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Piracy is inevitable, which is why it seems silly for companies to invest ridiculous amounts of time and money on preventative measures; it only hurts paying customers and it doesn’t really stop the pirates. In fact, the whole process has gotten a lot quicker over the past few years, as pirates generally crack a game and make it available within days of launch, and sometimes even earlier.
A few resourceful developers, however, have begun to use some rather unorthodox – and quite brilliant – tactics to oust pirates. For example, the developer of Skullgirls used a secret message to psychologically trick pirates into revealing they played an illegal copy of the game.
One such pirate, going by the twitter name Dan Hibiki, completed Skullgirls Encore only to receive a rather cryptic and strange message: “What is the square root of a fish? Now I’m sad.”
Hibiki posted a screenshot of the message on Twitter along with this: “So I got this message after beating story with both Para and Cere and I have no idea what it means…”
To which the game’s developer responded with: “Oh that? It means you should probably buy the game instead of pirate it. o:)“
Of course, the pirate – after realizing he had been burned – recanted slightly by saying he purchased the game later, “after loving it so much!”
We’re all for seeing this kind of shaming happen more often, which calls out pirates directly and puts them in the spotlight. Since this has already happened to Hibiki, it’s not likely others will make the same mistake – although you never know.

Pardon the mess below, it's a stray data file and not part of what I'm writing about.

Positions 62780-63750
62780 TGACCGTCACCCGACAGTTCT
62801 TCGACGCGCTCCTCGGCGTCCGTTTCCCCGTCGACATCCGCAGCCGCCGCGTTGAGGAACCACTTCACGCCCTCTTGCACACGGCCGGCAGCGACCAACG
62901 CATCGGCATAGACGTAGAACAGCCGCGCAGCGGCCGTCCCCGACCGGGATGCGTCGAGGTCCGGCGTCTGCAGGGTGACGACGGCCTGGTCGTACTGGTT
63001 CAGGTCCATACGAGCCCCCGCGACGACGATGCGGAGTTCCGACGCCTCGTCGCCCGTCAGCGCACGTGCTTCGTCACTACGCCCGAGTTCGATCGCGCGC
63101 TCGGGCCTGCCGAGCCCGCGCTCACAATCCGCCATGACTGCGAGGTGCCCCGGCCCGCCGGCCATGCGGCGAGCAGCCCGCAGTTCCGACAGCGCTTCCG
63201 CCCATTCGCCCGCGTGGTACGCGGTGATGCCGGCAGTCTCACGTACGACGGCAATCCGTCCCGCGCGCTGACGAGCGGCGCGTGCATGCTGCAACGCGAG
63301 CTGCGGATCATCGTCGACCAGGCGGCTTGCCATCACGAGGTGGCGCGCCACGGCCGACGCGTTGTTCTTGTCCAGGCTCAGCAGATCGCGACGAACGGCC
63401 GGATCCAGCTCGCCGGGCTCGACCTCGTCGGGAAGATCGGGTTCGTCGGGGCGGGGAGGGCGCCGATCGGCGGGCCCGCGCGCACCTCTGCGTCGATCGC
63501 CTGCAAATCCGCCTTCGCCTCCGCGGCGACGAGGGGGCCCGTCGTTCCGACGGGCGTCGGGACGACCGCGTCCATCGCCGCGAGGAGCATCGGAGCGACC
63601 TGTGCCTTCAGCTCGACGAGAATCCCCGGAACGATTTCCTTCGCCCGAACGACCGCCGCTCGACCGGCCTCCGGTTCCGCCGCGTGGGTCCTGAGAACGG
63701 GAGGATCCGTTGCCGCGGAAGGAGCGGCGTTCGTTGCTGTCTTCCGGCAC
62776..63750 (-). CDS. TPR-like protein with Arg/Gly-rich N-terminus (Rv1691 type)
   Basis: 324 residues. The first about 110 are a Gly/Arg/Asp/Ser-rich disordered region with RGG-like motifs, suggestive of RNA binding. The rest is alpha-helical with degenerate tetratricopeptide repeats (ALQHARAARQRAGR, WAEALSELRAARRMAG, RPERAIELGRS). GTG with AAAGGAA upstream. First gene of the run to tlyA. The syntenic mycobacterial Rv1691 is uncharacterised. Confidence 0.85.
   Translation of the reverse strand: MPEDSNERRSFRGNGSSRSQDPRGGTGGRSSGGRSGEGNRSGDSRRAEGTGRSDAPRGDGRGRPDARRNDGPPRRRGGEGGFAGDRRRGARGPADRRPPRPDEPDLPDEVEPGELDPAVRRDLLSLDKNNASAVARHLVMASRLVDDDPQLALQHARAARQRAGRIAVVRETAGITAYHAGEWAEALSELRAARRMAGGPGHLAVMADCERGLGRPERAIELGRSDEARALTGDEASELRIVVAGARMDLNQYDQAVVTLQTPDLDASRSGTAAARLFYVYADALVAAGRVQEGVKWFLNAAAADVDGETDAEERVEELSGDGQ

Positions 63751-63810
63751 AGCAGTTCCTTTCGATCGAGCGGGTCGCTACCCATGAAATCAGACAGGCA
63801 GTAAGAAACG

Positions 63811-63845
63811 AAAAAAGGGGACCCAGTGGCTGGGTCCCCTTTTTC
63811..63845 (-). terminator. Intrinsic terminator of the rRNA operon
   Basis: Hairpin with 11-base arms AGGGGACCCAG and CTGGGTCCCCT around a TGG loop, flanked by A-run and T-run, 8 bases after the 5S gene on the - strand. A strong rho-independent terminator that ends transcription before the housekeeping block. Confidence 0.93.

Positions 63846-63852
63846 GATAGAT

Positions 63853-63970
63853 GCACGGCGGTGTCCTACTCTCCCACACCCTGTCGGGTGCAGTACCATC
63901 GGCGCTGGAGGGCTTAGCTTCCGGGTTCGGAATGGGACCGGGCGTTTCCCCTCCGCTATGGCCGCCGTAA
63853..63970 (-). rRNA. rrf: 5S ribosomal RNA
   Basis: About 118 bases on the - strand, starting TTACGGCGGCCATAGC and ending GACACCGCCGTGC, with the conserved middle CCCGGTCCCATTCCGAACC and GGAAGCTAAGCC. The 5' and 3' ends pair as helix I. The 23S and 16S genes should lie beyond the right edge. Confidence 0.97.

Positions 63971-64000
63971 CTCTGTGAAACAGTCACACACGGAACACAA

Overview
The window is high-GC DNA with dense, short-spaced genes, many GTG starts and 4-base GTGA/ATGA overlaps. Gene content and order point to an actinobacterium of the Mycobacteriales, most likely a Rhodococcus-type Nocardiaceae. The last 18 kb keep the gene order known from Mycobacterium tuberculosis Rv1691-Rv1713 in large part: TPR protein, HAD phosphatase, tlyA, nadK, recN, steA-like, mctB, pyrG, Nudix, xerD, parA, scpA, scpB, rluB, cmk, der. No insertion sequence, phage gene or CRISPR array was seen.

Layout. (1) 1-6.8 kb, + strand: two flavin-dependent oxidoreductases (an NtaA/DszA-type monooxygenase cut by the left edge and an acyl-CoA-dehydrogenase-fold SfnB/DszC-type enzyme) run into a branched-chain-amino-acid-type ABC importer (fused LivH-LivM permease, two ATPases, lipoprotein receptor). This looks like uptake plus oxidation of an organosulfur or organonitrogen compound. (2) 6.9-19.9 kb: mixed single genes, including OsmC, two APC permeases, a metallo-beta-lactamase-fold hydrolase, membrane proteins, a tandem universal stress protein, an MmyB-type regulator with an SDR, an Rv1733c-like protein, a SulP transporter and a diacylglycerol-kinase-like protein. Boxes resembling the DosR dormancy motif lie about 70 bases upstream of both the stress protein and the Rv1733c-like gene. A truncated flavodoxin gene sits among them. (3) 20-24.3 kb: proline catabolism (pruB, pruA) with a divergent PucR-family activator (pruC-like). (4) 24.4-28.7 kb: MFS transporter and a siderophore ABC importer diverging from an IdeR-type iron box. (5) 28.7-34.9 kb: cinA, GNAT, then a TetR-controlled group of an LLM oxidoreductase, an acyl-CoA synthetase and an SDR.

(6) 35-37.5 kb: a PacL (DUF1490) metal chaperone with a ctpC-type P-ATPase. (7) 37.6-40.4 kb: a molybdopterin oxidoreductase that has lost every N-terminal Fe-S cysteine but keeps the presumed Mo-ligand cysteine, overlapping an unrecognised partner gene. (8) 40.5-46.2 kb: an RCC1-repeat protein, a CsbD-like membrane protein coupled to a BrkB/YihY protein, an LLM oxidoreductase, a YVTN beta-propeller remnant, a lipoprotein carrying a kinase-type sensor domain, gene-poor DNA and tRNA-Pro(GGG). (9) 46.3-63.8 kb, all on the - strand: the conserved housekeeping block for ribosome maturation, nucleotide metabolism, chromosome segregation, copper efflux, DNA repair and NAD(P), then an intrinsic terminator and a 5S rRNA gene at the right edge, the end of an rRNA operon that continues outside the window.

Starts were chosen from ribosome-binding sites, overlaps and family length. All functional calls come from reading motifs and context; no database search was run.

Skullgirls is not the only piece of software to include this type of shaming tactic. Earthbound is infamous for freezing after the last boss encounter, whereupon the player’s save data would also be deleted.Serious Sam 3 deploys an invincible scorpion that hunts the player down during the entire length of their play session. Finally, another software application called Tweetbot will actually make users publically Tweet that they pirated the application, after doing so.
Game Dev Tycoon even made waves not too long ago for implementing a unique gaming mechanic in pirated versions of the game. Since the game sees players running a game development company, pirates would soon find their business failing with no opportunities to continue after consumers pirated too many of their virtual games, in a clever bit of irony.
Piracy is an interesting problem; it’s not an issue you’re likely to see, for example, in the industrial machinery industry. It’s not as though we’re without a roadmap, however; the music industry has been clawing its way back to relevance and profitability since the days of Napster, and the rising popularity of streaming apps like Spotify and Beats have been a big help in getting people to pay for music again, even if it’s only access to music. One has to wonder if this business model will find its way into the games industry eventually.
The real point here is that piracy is never good, and it’s interesting to see offenders called out and shamed publically for their choices. Of course, pirates aren’t going to agree with this logic – even if they do completely overlook the fact that they’re still able to play most of these games free of charge.
It’s a shame that this market has such a problem, but it’s something that happens with movies and music too. Although it’s likely that piracy will never fade – and will always exist in one form or another – we’d love to see more of these clever tactics being used. It seems silly to make paying customers suffer through strict DRM, anti-piracy measures and cumbersome activation procedures, when the guilty parties are decidedly in the minority.
Image credit: Nicolas Raymond
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